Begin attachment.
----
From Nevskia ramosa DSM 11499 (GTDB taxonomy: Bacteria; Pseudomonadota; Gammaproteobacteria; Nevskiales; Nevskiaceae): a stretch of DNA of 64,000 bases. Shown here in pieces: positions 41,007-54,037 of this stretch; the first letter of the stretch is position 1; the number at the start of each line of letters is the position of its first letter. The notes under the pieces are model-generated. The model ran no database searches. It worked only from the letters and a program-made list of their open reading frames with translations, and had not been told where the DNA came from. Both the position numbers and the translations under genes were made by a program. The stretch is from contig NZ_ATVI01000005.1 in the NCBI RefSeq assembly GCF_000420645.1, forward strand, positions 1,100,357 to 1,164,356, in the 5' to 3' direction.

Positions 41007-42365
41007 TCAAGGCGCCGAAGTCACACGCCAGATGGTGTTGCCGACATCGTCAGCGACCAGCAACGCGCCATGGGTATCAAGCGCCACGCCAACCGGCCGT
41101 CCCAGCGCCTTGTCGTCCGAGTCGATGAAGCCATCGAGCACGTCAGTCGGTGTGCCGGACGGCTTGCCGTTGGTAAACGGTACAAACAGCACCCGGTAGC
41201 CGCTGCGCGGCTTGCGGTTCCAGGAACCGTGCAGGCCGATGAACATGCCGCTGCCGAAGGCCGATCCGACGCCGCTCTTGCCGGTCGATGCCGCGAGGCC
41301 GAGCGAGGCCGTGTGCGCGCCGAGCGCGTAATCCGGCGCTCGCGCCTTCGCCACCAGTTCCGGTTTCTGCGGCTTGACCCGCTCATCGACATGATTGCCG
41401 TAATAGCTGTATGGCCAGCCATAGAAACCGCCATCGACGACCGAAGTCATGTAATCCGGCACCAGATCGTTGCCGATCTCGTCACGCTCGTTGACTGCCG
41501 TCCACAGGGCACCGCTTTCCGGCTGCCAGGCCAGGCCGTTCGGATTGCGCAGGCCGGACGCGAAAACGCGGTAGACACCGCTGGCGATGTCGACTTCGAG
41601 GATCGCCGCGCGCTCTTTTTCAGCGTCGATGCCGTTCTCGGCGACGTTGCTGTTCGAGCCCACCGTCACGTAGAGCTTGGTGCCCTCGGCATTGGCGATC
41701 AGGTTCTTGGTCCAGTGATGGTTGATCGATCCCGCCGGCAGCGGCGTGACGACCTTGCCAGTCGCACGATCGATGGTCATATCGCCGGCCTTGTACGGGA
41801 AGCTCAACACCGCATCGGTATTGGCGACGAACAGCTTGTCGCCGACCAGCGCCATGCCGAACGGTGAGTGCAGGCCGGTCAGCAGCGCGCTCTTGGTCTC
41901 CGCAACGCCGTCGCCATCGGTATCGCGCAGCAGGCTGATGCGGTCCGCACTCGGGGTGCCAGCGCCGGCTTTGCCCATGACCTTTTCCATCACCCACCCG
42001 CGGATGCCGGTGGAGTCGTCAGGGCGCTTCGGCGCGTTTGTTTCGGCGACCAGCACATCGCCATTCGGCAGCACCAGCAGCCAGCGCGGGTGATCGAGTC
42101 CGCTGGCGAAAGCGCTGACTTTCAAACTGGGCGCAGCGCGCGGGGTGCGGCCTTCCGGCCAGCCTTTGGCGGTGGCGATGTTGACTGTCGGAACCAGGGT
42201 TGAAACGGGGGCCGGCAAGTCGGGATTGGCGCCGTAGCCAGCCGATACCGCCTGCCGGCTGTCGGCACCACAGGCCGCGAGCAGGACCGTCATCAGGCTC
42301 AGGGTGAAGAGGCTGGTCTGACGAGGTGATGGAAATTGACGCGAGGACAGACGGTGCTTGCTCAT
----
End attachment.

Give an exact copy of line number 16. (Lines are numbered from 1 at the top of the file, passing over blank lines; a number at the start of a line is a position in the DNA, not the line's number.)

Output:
42301 AGGGTGAAGAGGCTGGTCTGACGAGGTGATGGAAATTGACGCGAGGACAGACGGTGCTTGCTCAT